Oil could skyrocket to over $100-per-barrel if Iran-US war breaks out, analysts predict

A full-fledged war between the US and Iran would immediately affect global crude prices, as the recent escalation of tensions in the Middle East has already shown. The only question now is how high could crude go.

Earlier in June, an adviser to Iran’s Supreme Leader Ali Khamenei warned that oil prices will spike to levels “unbearable” for the US and its allies, and is likely top $100 per barrel when and if the “first bullet” is fired in the Gulf.

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Both crude benchmarks, West Texas Intermediate (WTI) and Brent, ended weekly trading in the green, after Tehran shot down a US surveillance drone over the Strait of Hormuz, a vital waterway for oil supplies. The biggest gains were seen right after the incident on Thursday, when WTI soared more than 4 percent and Brent was up more than 3 percent. These prices were the highest level reached since late May, with WTI settling at $57.43-a-barrel and Brent at $64.45 as trading closed on Friday.

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The start of a war between the US and Iran may cause a supply disruption that would further send oil markets up, analysts have told RT.

“Certainly, the markets will react quite bullishly, especially if the Strait of Hormuz is shut down. We could easily see oil prices top $100-a-barrel,” Lipow Oil Associates president Andy Lipow said.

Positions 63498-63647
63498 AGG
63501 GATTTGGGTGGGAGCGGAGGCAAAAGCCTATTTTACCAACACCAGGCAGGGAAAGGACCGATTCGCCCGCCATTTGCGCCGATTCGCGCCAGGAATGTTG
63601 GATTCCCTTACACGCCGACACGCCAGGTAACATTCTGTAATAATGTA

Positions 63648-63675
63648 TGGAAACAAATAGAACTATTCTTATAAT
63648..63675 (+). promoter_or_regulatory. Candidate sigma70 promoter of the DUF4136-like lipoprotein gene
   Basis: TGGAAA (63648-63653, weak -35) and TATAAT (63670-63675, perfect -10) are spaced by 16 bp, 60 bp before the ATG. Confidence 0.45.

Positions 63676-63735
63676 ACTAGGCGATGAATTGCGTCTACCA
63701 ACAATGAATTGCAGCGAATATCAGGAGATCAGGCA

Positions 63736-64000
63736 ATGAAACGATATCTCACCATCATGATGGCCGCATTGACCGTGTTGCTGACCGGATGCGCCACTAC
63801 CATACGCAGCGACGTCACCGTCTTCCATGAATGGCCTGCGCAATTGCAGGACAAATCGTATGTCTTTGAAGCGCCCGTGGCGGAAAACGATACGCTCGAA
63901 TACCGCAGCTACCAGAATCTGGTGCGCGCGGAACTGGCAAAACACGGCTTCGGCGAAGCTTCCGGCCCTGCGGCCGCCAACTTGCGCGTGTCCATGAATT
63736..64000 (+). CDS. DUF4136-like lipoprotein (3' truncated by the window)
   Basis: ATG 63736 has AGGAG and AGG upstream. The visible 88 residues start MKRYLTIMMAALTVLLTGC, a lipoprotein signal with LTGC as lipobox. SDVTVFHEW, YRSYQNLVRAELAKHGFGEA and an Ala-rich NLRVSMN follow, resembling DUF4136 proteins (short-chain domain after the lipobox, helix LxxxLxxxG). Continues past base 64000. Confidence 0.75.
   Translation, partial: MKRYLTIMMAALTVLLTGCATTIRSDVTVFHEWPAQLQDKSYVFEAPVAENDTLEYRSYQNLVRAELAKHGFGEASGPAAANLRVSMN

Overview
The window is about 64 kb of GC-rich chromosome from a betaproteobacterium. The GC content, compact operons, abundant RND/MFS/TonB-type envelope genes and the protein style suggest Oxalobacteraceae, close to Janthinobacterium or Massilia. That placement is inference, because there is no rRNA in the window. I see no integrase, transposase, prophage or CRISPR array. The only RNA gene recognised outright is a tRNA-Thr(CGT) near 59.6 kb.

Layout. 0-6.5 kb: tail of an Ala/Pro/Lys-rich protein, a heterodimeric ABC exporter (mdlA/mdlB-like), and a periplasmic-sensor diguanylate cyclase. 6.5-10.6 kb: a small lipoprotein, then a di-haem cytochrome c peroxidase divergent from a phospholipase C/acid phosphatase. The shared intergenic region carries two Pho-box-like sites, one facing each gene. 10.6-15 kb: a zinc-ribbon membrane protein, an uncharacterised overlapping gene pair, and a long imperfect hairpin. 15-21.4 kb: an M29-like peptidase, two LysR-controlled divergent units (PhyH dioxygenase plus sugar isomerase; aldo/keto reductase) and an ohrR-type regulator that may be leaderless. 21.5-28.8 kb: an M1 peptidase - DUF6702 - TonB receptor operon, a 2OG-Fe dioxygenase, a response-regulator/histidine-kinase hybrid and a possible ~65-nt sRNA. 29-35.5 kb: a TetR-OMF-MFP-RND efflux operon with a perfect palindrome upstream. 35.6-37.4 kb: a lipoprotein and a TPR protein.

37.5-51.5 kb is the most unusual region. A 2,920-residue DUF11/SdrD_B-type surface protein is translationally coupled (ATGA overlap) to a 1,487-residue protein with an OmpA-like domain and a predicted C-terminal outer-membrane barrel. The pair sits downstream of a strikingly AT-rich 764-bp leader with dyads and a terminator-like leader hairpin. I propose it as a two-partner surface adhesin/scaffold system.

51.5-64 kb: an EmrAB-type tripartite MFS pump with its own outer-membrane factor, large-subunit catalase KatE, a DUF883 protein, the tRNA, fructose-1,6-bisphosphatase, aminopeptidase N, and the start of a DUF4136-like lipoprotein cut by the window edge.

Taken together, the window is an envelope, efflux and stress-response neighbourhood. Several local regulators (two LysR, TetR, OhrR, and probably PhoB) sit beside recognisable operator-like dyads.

While an open conflict is unlikely to break out, oil prices can spike more than $100 if it comes to it, Jeffrey Tucker of the American Institute for Economic Research believes. However, it could take months to reach those levels, the analyst added.

“We could see a real spike of oil prices if a real war broke out,” he said, pointing out that “no one is ready for supply chain disruption” and would avoid an open confrontation.

Such crude prices were last seen in 2011-2013 and before the 2014 crash in the oil market. But, even if the possible increase happens, oil will not remain so high for long, according to research.

The bullish trend will depend heavily on the length of supply disruption in the Middle East, Lipow believes. “I would expect that it would last for several weeks or a month or two, until hostilities declined and the straits were reopened and safe for vessels transiting,” Lipow told RT.

Meanwhile, Tucker says that the temporary spike will last up to half-a-year as markets eventually stabilize.
Higher oil prices would certainly be beneficial for oil producers outside the Middle East and the Strait of Hormuz.

At the same time the chain disruption may hamper Kuwait and UAE oil sales, as they depend on transition of supplies through those waterways, Lipow told RT.

“I don’t think this conflict is good for anyone, but I suppose that there is a chance that US producers could believe that it’s in their interests,” analyst Tucker stated. He added that no one is currently ready for such disruption in the oil supply chains and that could be one of the reasons why the US pulled back from striking back at Iran.

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